Premier John Horgan and B.C. Liberal leader Andrew Wilkinson debate proportional representation, Nov. 8, 2018. (Youtube)

B.C. referendum rejects proportional representation

Voters support first-past-the-post by 61.3 per cent

The B.C. government’s options for proportional representation have been rejected by voters in a mail-in referendum.

Just over 61 per cent of participating voters opted to stay with the first-past-the-post system, Chief Electoral Officer Anton Boegman reported Thursday.

The referendum offered a choice between the traditional first-past-the-post voting system, essentially a separate election for each of B.C.’s 87 provincial seats, and three variations on proportional representation to make the number of seats match more closely with the party’s share of the province-wide vote.

Of the three proportional representation options, mixed member proportional was supported by 41.24 per cent of those who chose to answer question two on the mail-in ballot. Dual member proportional and rural-urban proportional each received just under 30 per cent.

The referendum cost about $15 million to stage, with more than four million ballot packages mailed out to registered voters. The final turnout was 42.6 per cent ballots returned.

Opposition critics blasted the NDP for giving Attorney General David Eby the task of developing the options, rather than a citizens’ assembly as was the case with referenda in 2005 and 2009 that offered a single transferable ballot system and were defeated.

This referendum also differed from earlier ones by having no minimum turnout and no regional weighting to ensure that urban areas in the southwest didn’t decide the issue.

“This was a flawed process from the beginning as the NDP stacked the deck to satisfy the Green Party and remain in power,” B.C. Liberal leader Andrew Wilkinson said.

Premier John Horgan issued a statement, and left response up to Finance Minister Carole James.

“While many people, myself included, are disappointed in the outcome, we respect the people’s decision,” Horgan said.

B.C. Green Party leader Andrew Weaver echoed Horgan’s disappointment.

“The B.C. Greens remain committed to the principle of representative democracy,” Weaver said.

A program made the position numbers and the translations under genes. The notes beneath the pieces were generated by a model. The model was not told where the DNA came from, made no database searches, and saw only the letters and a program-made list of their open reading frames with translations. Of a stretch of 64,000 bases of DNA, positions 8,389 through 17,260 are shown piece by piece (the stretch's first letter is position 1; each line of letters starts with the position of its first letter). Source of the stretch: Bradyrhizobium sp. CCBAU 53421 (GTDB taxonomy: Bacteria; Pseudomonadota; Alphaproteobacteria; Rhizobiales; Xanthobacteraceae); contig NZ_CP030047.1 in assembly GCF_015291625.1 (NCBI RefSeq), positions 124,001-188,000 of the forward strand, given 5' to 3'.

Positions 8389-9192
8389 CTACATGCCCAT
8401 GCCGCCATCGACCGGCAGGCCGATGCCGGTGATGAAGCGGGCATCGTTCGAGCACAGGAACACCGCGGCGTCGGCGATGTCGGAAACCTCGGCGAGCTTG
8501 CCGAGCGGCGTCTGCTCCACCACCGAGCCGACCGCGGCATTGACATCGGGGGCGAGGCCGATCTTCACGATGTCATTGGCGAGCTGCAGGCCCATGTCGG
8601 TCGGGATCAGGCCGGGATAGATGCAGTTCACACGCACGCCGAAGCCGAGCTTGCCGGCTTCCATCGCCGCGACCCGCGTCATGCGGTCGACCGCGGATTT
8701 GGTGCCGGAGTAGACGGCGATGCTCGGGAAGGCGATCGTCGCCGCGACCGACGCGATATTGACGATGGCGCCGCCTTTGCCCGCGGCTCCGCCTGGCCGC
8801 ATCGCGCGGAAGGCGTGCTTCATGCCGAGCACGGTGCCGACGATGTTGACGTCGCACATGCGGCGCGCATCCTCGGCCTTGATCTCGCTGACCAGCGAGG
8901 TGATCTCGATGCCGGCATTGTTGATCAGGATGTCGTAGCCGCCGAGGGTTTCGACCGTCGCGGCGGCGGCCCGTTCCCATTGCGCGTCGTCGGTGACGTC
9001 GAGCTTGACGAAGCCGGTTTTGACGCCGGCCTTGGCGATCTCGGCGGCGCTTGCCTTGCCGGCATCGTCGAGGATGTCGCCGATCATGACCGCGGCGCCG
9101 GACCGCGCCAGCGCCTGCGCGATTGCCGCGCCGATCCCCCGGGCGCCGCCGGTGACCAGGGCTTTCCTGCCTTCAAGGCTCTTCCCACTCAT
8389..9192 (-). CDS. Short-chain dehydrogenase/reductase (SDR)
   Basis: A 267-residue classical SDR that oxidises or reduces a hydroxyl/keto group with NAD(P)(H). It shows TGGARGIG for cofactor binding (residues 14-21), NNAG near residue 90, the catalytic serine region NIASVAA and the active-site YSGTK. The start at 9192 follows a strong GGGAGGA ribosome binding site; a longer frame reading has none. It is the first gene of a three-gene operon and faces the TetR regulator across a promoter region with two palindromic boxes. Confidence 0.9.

Horgan promoted B.C.’s electoral reform options as a way to improve voter participation. In a year-end interview with Black Press, Horgan said the referendum turnout of just over 40 per cent is a valid response to a proposal to change the system for at least the next two provincial elections.

“Democracy is about showing up,” Horgan said. “I’m pleased that we got 41-42 per cent voter turnout for a mid-term mail-in referendum.”

Weaver wanted the province to legislate a change without a referendum. Wilkinson has attacked the referendum, saying it was concocted for political purposes by the NDP government and leaves too many questions unanswered until after the result.

“I campaigned to have a referendum,” Horgan said. “My Green colleagues preferred to just implement proportional representation. I wasn’t prepared to do that, and I have every confidence in the wisdom of B.C. voters and will live by the decision that they send us.”


@tomfletcherbc
tfletcher@blackpress.ca

Like us on Facebook and follow us on Twitter.

Just Posted

Thrash Wrestling hosts All the Rage international match tonight

Local wrestlers take on stars of Doutonbori Pro Wrestling from Osaka, Japan.

Penticton local looking to go pro in kickboxing in 2020

The sport will become officially legal in B.C. in just over two months

Vees fall to Vipers in overtime at the SOEC

Penticton takes on Nanaimo tonight in their double header home game weekend

Summerland holds multiple events to launch festive season

Festival of Lights, Light Up the Vines and Sip ’n’ Shop will be held in late November and December

South Okanagan zone championships Oct.21

The Princess Margaret Mustangs are headed to the south zone field hockey finals

ELECTION 2019: It’s so close, it could come down to who turns out to vote

Black Press Media’s polling analyst on the origins of predictive seat modelling in Canada

Letter: Candidates and social issues

Reader feels only Cannings and NDP have plans for social issues

PET OF THE WEEK: Moose still needs a home

Critteraid cat wants a nice, quiet environment

Jack’s Devils beat Quinn’s Canucks 1-0 in NHL brother battle

New Jersey youngster scores first career goal against Vancouver

Two charged after owner’s wild ride through Kamloops in his stolen truck

Crystal Rae Dorrington, 37, and Derrick Ronald Pearson, 32, facing multiple charges

Judge orders credit union’s bank records for Kelowna social worker facing theft allegations

The man is accused of negligence, breach of contract, fraud and a conspiracy with Interior Savings

Leaders pour it on with rallies, boosts for candidates as campaign reaches peak

The federal election campaign has reached a crescendo

Allegations of racism lead to ministry investigation at Vancouver private school

St. George’s School was contacted over what the school describes as ‘deeply offensive behaviour online’

Not a political question: Thunberg calls for climate action in Alberta

Edmonton police estimated the size of the crowd at about 4,000

Most Read